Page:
Thursday, February 7, 2013


I know I’ve been very remiss in writing lately, and there is a ton to catch up on. But just because we haven’t been updating, doesn’t mean the progress has stopped! So with the cold weather upon us, it’s time to play catch up and tell you about some of the projects we recently completed.

Installing our dorade boxes has long been at the top of our list. Originally designed by Rod Stephens and named for the first boat on which they appeared in the early 1930s, dorades are a great way to increase airflow down below, especially when you are underway or in heavy weather.

Basic design of a dorade box. Air (and possibly water) flow into the cowl vent and into the dorade box. Water is (hopefully) blocked by the through-deck pipe, and then exits through a drain hole. Air is shuttled down below through the deck pipe.

We decided to go with 6, 4-inch dorade vents – 2 in each cabin, all of which Bill made out of Brazilian teak (camaru). Bill made baffled dorade boxes for the forward and main cabins.
Inside foredeck dorade box with baffles

The 2 on the main cabin were sized to maximize 4-inch cowl vents. The 2 on the foredeck are taller and larger so they can accommodate 5-inch cowlings if we want to upgrade down the road. The taller dorade also helps catch more air that could otherwise be blocked by the bullwarks and bowsprit.

Checking for placement of foredeck and main cabin dorades. Note the size difference between the two sets
Since we have less deck space to play with on our aft cabin top, Bill made straight dorade boxes (no baffles) for this location with mushroom vents underneath so we can close them off as needed.

Mushroom vent without box on top
Constructing the boxes were just part of the process – the real fun came with the installation! We used schedule 40 PVC pipe with a 4-inch ID for the through-deck pipe, and needed a 4 ½ inch hole saw to allow for the OD of the pipe. To help minimize the drill kickback with this size hole saw, Bill drilled the holes with the motor in reverse. It was a slower, yet safer way to drill through the deck (though make sure your hole saw is very sharp).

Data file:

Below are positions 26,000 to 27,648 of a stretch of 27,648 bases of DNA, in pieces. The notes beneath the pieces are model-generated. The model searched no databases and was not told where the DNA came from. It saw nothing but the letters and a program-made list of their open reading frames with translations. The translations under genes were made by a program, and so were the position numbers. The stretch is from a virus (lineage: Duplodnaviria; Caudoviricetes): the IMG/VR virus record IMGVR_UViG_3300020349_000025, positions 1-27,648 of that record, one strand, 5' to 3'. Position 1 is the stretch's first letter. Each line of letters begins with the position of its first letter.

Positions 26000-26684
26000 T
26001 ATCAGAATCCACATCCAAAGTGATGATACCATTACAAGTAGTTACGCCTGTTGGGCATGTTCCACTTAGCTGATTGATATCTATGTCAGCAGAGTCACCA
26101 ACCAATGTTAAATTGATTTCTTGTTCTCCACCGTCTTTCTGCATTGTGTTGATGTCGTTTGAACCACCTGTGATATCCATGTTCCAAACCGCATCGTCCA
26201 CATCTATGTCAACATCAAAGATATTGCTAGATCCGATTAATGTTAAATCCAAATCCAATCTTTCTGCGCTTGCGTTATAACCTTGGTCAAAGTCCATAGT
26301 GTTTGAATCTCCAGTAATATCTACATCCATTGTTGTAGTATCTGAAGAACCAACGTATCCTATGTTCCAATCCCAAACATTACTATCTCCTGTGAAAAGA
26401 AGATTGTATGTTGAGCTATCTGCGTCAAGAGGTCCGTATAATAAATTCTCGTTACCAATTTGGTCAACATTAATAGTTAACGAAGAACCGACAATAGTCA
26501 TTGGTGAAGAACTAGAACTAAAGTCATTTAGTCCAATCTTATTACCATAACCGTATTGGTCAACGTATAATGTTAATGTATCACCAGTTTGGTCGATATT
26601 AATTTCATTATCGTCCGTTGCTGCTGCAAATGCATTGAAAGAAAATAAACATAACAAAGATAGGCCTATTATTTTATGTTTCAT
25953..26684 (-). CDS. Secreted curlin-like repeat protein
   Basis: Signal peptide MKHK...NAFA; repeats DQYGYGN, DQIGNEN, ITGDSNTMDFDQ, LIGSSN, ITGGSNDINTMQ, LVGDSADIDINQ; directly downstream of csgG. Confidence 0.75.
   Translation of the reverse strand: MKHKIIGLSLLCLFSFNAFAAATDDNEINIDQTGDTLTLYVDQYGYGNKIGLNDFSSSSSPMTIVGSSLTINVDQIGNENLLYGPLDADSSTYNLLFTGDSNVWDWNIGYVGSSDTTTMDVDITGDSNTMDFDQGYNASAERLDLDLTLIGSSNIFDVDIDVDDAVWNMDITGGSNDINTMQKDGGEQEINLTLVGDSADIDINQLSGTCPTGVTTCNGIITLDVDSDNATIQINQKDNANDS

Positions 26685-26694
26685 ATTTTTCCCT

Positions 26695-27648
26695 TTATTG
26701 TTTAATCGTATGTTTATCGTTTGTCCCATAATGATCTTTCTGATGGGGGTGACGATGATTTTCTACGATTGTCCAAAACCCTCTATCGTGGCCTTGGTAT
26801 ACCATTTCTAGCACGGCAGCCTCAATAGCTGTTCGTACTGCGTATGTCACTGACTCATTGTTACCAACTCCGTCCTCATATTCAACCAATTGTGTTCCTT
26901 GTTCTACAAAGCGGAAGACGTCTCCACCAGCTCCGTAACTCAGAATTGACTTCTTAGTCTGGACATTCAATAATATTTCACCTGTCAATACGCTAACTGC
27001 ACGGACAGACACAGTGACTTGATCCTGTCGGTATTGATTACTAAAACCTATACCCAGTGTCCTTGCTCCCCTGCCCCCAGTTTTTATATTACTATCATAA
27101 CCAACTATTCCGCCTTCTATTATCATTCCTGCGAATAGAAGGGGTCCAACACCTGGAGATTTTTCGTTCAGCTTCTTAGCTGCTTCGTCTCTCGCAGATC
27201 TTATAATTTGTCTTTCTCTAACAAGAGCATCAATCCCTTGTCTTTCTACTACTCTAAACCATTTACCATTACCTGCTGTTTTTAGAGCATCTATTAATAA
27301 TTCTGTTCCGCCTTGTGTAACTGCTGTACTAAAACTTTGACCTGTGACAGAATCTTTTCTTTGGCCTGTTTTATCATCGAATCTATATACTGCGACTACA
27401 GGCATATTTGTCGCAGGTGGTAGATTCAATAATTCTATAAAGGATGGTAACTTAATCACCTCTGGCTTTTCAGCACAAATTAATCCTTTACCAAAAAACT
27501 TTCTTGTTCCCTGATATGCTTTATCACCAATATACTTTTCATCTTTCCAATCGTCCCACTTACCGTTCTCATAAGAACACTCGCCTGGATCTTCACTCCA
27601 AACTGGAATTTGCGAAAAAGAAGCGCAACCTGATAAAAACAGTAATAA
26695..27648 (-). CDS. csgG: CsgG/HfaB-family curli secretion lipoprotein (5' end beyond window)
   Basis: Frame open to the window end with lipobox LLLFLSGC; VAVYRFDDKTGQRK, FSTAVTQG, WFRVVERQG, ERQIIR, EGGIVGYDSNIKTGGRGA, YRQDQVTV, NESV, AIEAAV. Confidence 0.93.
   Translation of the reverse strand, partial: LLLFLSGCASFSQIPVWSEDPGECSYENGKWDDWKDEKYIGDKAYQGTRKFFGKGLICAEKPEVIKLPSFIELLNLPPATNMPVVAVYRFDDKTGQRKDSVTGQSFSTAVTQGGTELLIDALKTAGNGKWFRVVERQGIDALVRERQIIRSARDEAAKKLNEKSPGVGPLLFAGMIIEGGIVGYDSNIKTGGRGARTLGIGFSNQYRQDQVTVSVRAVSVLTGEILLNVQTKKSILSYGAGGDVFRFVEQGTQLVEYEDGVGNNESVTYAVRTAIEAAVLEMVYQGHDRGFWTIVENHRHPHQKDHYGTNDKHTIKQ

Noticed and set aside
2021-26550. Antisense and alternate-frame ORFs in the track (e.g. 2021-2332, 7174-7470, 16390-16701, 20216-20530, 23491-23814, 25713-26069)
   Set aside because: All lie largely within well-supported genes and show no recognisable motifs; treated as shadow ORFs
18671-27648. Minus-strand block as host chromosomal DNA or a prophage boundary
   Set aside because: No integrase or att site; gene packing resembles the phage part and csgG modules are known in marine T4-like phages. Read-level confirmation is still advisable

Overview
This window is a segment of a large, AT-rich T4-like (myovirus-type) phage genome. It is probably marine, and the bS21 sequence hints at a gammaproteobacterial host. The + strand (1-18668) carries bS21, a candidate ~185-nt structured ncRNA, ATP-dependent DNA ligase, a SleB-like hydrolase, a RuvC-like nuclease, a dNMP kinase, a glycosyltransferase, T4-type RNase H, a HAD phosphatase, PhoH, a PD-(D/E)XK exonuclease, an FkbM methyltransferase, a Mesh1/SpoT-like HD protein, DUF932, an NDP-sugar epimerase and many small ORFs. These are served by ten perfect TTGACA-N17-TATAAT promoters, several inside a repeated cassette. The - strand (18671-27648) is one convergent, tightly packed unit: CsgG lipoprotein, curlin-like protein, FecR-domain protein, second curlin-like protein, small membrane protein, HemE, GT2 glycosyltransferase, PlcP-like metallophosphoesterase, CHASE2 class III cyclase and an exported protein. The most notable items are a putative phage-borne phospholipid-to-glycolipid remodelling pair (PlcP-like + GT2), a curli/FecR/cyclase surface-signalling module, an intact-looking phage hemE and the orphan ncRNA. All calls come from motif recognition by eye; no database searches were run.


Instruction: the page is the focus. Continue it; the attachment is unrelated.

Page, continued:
Box placement taped and pilot hole marked -- ready for drilling

No kickback here!

Deck thickness removed
Once the holes were cut, we sealed the deck with epoxy, then dry fit the pipe to check for fit.

Checking for fit
The top of the pipe was then cut with a “French green bean” cut to help keep any water out of the pipe. The finished through-deck pipe was caulked into place, and we were ready to cover the pipes with the dorade boxes.

Through deck pipe cut and caulked in place
To allow for easier removal of the boxes in the future (for maintenance, deck repairs, repainting, etc.) Bill affixed camaru strips to the deck to serve as cleats for the boxes, and screwed the boxes to the cleats. A nice bead of caulk around the base of the boxes sealed them, and they were ready for 3 coats of Cetol (Natural).

Cleated, caulked and Cetol
Since we have a ton of mud wasps here in the Chesapeake in the summer, we purchased Nicro insect screens and installed them on the inside of the cowling vents. We’ve seen many boats install them in the ceiling down below, but in most cases, the wasps simply next inside the box and/or pipe – not only creating a mess and a nuisance, but reducing (sometimes totally blocking) the much needed airflow in the process.

Screens in place at the dock. They are easily removed when underway or at anchor to increase airflow
And to finish the look, down below, we installed teak trim rings to the ceiling.

Mushroom vent in the ceiling without the trim ring

Teak trim ring

Now that they are in place, I can definitely say that they look great and you can feel some increase in airflow; though it’s still only a fraction of what you would get from a well placed hatch or opening port. If you had to choose between the two, we would recommend going with a hatch with a good sea hood rather than a dorade. But if you have the deck space or want them as part of an overall ventilation system, they are well worth the chore of installation.

We still need to make dorade guards for the two vents on the foredeck to prevent the sheet leads from catching on the cowlings, but that will be another story...


  1. Very Nice. About time you got back to work.

  2. Thanks! And yeah, we can't all be hanging out in the Keyes, waiting for a weather window. :-)